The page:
"Female viagra" leaves FDA unsatisfied

Studies fail to prove that the so-called "pink pill" can fix women's sex drive

Published June 16, 2010 9:50PM (EDT)

The feverish excitement over a "female Viagra" prototype has once again proven to be anticlimactic. Oh, Big Pharma, you're such a tease. 

The Food and Drug Administration announced Wednesday that flibanserin has performed poorly in two studies, failing to result in a significant increase in women's self-reported sexual desire. The cutesily nicknamed "pink pill" did manage to slightly increase the number of sexually satisfying romps (by 0.8 more than with the placebo), but that's not the aim of the drug. Its makers are seeking approval for use as a treatment for hypoactive sexual desire disorder, which is defined as a flagging sex drive in generally healthy pre-menopausal women.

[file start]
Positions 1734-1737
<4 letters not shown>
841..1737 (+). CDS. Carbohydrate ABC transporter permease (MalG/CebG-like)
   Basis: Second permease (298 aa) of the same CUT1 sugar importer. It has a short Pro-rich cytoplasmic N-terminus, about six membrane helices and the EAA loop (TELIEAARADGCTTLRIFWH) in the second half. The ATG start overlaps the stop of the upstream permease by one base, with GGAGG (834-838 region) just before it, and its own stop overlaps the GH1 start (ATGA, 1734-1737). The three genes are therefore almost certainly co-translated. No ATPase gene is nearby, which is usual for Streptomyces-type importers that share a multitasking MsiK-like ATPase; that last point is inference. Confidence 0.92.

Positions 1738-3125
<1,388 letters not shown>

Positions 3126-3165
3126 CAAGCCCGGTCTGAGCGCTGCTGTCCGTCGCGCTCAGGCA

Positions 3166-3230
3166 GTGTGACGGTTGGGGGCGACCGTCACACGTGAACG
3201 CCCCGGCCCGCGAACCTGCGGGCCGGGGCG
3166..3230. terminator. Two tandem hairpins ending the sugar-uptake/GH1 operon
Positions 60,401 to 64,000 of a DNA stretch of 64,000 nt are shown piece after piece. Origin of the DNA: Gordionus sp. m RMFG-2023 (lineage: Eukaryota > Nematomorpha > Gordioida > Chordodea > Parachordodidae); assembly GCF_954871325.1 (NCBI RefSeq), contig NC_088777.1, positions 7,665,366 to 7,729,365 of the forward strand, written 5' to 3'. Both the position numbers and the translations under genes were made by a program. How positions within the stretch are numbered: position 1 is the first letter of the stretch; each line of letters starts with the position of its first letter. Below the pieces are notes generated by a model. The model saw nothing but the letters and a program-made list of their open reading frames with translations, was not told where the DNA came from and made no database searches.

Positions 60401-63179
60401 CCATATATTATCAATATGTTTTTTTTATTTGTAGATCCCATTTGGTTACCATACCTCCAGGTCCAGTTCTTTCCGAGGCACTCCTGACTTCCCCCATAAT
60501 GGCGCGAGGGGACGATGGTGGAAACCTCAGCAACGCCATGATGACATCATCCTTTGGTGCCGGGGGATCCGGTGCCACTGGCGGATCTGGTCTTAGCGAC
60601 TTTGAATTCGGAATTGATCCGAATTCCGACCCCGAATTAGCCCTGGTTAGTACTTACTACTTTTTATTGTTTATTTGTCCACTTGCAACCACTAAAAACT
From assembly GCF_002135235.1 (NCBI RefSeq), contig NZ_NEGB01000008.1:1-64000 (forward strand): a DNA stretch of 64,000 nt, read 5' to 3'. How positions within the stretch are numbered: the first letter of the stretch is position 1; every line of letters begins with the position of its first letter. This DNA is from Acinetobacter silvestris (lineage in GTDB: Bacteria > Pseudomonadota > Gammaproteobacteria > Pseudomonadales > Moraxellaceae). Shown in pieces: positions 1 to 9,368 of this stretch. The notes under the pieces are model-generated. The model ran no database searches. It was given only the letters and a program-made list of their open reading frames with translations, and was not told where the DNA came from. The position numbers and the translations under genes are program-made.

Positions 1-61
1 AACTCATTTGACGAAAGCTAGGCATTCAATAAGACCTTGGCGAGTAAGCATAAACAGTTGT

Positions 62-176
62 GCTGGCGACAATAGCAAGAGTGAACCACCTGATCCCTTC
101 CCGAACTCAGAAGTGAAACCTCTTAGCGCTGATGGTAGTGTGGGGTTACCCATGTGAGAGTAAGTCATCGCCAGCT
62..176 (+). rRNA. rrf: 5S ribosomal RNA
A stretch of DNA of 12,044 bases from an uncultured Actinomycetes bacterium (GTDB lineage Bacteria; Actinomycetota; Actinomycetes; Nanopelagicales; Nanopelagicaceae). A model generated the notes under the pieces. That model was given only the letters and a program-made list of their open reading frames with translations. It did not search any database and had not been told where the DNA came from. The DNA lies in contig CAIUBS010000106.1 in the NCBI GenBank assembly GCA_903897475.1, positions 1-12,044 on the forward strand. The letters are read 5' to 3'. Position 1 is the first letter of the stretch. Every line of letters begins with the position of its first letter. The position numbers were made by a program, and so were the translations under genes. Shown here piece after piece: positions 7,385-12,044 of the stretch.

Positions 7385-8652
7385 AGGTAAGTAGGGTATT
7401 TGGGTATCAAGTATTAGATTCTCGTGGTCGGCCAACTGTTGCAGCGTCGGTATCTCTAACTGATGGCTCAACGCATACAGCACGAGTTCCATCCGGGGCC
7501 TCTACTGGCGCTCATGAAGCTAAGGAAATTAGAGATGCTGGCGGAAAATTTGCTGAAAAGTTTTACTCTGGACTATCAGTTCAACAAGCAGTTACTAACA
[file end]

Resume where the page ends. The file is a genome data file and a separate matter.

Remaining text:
Unlike past failed attempts at a female sex-drive drug that increased blood flow to the genitals or boosted testosterone levels, flibanserin targets a woman's brain chemistry. Originally tested as an antidepressant, it suppresses serotonin while pumping up levels of dopamine and norepinephrin. Dr. Peter Piliero, the drug maker's executive director for medical affairs, told the Associated Press: "We don't know specifically what the exact mechanism of action is but we believe it acts on brain chemicals that have a role in human sexual response." But, according to the FDA's preliminary review, the evidence doesn't bear that out. That doesn't mean the drug doesn't have a chance of approval, though -- on Friday, an FDA advisory panel will meet to debate its safety and effectiveness. 

Women who desperately desire a female sex-drive drug are no doubt crossing their fingers that the many prototypes and trials that have come before will be but foreplay ramping up to flibanserin's big finish. Meanwhile, those of us who are skeptical of the definition of female sexual dysfunction and the motivations behind the pursuit of "lady Viagra" are left once again saying: Quit it already, we're not in the mood.

By Tracy Clark-Flory

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